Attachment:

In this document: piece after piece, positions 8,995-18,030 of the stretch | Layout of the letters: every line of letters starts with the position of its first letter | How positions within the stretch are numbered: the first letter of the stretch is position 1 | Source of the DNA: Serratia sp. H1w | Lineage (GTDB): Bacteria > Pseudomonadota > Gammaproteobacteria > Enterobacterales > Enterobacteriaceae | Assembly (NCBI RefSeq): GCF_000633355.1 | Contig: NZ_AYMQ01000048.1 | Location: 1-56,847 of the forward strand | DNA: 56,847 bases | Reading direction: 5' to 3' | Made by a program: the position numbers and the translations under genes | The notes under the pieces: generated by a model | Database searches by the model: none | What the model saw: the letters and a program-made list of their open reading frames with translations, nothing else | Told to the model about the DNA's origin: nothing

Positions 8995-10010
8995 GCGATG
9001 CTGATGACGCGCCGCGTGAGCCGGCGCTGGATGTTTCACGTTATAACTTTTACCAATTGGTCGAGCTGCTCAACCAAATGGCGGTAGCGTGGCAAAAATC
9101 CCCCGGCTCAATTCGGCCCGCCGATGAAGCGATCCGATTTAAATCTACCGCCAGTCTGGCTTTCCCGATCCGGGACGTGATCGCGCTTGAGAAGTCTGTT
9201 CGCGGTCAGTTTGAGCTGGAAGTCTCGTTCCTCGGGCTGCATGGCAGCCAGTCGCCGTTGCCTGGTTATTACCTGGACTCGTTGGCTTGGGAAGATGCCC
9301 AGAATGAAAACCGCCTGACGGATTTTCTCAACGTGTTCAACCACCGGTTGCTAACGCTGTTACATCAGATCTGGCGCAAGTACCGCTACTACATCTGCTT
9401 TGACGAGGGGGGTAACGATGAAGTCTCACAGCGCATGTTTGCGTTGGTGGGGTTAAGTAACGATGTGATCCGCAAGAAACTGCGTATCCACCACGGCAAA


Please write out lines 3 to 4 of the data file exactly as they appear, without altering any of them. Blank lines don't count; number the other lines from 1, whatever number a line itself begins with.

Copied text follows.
8995 GCGATG
9001 CTGATGACGCGCCGCGTGAGCCGGCGCTGGATGTTTCACGTTATAACTTTTACCAATTGGTCGAGCTGCTCAACCAAATGGCGGTAGCGTGGCAAAAATC